"(I love) the diversity and the people," said Warren.
As a female trooper, she's in the minority.
"It's typically been known as a man's job," said North Carolina Highway Patrol Lt. Everett Clendenin.
Just 2.3 percent of state troopers are women. The low numbers are a nationwide issue. South Carolina is in a similar situation with 2.9 percent, while females make up 5.5 percent of state police in Virginia.
The Raleigh Police Department, on the other hand, has a much higher percentage of women on the road, at more than 11 percent.
Highway Patrol officials said they believe women would rather be officers than troopers. Many potential applicants have expressed concern about being on the highway by themselves.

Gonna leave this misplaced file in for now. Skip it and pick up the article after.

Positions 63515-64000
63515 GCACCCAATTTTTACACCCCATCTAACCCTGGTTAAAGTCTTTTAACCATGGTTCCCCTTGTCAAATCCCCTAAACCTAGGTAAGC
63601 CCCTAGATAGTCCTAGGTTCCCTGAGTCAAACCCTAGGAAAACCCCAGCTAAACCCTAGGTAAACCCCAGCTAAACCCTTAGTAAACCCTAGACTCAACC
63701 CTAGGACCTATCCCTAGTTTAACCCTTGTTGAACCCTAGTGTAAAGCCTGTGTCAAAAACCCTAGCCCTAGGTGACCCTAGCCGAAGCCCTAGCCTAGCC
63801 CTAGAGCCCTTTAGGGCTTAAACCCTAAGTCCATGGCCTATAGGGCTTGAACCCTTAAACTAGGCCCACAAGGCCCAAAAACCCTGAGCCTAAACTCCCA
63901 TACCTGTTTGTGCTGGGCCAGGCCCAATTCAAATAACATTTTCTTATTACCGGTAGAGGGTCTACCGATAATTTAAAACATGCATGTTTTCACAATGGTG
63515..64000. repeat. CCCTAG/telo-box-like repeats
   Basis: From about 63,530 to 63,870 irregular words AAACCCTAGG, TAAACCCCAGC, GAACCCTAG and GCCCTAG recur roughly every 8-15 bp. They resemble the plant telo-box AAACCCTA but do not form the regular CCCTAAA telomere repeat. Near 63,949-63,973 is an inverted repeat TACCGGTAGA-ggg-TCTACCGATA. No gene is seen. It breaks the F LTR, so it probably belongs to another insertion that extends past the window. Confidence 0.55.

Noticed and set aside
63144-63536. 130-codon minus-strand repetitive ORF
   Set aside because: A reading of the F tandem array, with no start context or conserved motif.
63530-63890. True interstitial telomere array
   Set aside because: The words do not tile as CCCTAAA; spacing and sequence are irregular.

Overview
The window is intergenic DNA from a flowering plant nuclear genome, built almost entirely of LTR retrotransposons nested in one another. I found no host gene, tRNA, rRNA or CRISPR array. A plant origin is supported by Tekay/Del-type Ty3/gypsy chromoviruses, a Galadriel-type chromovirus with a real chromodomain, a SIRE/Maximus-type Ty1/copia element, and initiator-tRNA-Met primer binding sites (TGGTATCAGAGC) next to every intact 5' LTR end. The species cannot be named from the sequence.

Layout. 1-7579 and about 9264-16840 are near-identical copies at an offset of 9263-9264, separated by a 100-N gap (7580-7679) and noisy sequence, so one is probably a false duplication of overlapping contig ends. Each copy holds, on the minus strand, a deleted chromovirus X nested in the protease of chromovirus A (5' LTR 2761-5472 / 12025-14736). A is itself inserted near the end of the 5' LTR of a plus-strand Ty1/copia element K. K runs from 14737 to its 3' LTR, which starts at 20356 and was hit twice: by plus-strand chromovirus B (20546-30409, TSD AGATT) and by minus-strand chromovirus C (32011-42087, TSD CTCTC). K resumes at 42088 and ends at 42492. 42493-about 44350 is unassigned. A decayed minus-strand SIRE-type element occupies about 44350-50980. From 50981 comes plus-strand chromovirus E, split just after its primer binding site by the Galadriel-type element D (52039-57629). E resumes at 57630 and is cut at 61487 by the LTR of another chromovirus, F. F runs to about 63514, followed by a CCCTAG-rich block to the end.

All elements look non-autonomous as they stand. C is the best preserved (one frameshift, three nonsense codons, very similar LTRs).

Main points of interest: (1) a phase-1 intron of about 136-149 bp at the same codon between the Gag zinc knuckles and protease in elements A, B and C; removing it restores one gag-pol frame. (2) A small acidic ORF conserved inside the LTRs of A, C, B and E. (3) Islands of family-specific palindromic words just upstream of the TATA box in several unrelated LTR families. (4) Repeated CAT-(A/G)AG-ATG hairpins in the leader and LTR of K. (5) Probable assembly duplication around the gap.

"When you are a trooper with the Highway Patrol, your closest back up realistically could be 20 minutes away, because there are fewer on the highway. That's something we hear," said Clendenin.
Recently, all 43 female troopers were called to Raleigh. Leaders wanted their advice on how they can better recruit females to the force.
"When women look at the highway patrol, it's as though they don't feel like they can apply for some reason," said Warren.
A new ad will start airing soon hoping to change the stereotype and the makeup of the North Carolina Highway Patrol. Some of the others ideas for recruiting women include offering ride-alongs with female troopers and identify graduates from women's colleges.
For more information, go to
or contact the local Highway Patrol office.
Copyright 2023 by Capitol Broadcasting Company. All rights reserved. This material may not be published, broadcast, rewritten or redistributed.